Know oh gender-neutral nobles, that in times long past the warrior Conan did dominate the world of sword-and-sorcery comics from The House of Ideas. And lo did The Powers That Be decree – in the interest of equality – that there should be a warrior woman who was Conan’s equal in swordplay to headline her own comic book.
Hither came Roy Thomas, who had already crafted such a warrior to compete with The Cimmerian, based upon one of Robert E. Howard’s historical heroines since the world of Hyboria was sadly lacking in such characters. She was Sonja – a mighty warrior, who was fleet of foot, cunning of wit and sensibly dressed in a chain-shirt and leather hot-pants! Much love had Sonja won from the fandom and critics, her first appearance winning the 1973 Academy of Comic Book Arts Award for Best Individual Story (Dramatic).
Yet there were fears that this heroine would not sell to the common comic reader of the day. So it was that Sonja was “revamped” and given a full background that spoke of her rape at the hands of bandits, her blessing by a warrior goddess to defend the innocent afterward and her oath to give herself to no man who could not best her in single combat. Though steeped in Norse mythology, this background would prove to be problematic in the years to come. Many dismissed Sonja out-of-hand because of it, though she was continually written as a badass, though she be taut of buttock, stacked of rack and clad in ridiculously impractical armor.
For years, The She-Devil languished in obscurity. Then The House Of Black Powder resurrected her, spinning new tales of The Scourge of Hyrkania for the first time in a generation! Hither came Red Gail Simone, to revamp Sonja once more. Gone were the stories of rape and gods! Here started a new age undreamed of – one where Sonja was presented as a hero first and a sex symbol second. Though she was still taut of buttock and stacked of rack, it did not seem so gratuitous and she did dress in clothing appropriate to her environment as needed, saving her infamous mail bikini for formal affairs and temperate climes.
Alas, dear nobles, this era seems to have come to a close with Red Sonja Vol. 4 #0. From Sonja’s “cheeky” appearance on the first page, we know exactly what sort of comic this is going to be. We took two steps forward with the excellent artwork of Walter Geovani and Aneke in the previous volumes only to take one big step back with the artwork of Carlos Gomez.
Gomez is known for his work on Dynamite Comics’ Dresden Files graphic novels. Note nobles, that your humble scribe says “known” and not “renowned”. He is known in equal parts for depicting action that does not match up with the text, a lack of continuity between panels and indulging in gratuitous fan-service whenever possible. Being given a book with a heroine who is mostly naked must have seemed an early Christmas present for Gomez, who is just able to skirt the edge of a 16+ rating in his depictions of Sonja while proving unable to decide just how much of her ass is exposed by her breech-cloth from panel to panel.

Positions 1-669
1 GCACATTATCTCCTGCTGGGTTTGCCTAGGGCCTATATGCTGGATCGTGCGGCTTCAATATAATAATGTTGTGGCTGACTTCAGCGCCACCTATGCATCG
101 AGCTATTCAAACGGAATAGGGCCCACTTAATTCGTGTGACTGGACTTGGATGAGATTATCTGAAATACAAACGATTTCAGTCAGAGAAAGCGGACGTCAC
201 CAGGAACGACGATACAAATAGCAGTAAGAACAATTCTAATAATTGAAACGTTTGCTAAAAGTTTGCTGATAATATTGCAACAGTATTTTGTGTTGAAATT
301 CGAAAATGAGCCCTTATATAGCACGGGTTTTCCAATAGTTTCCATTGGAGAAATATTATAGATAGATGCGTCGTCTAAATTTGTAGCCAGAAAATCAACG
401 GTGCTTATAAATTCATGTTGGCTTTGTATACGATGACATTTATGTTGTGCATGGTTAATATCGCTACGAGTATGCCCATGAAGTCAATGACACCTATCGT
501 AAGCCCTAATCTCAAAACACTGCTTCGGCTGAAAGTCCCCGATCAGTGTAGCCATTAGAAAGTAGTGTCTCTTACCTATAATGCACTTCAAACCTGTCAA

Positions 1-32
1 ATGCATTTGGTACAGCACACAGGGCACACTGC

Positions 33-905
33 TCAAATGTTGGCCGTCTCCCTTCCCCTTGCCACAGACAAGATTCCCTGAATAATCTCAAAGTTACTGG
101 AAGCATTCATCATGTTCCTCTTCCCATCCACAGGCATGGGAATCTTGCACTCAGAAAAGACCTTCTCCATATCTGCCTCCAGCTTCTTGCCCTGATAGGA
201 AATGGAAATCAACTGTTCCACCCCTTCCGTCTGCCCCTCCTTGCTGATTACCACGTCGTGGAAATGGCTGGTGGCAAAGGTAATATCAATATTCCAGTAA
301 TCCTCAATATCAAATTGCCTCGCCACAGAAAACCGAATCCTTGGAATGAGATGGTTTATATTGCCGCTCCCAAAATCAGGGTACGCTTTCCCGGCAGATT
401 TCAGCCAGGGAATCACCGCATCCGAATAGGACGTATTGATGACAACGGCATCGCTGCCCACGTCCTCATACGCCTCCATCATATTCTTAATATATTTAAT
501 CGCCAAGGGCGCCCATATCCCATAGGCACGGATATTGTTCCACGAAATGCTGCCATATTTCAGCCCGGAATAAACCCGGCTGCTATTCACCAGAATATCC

This sort of thing is part for the course in Red Sonja, of course, and might be endured for the sake of an engaging story. Unfortunately, Red Sonja #0 does not have an engaging story, unless you consider Beastmaster 2: Through The Portal of Time to be a work of classic fantasy.
To call Amy Chu’s script for this issue disappointing would be an understatement. Ignoring the cliche idea of bringing a warrior of old into the modern age (Conan did the same thing in What If? #43 and Sonja herself did it twice before to team up with Spider-Man!) the dialogue throughout this issue is flat and uninspired. There’s no hint of the wit displayed by Gail Simone or Marguerite Bennett in their writing of Sonja, though the story gives Sonja little chance for conversation beyond shouting oaths of vengeance and talking to herself.
At the price of twenty-five cents, Red Sonja #0 is over-priced. The story is unoriginal and the dialogue is as flat as Sonja herself is well-rounded. The artwork is mired in fan-service, made worse by Gomez’s own limitations as an artist. Do not be persuaded to give this book a chance based on the low price. It is not worth it.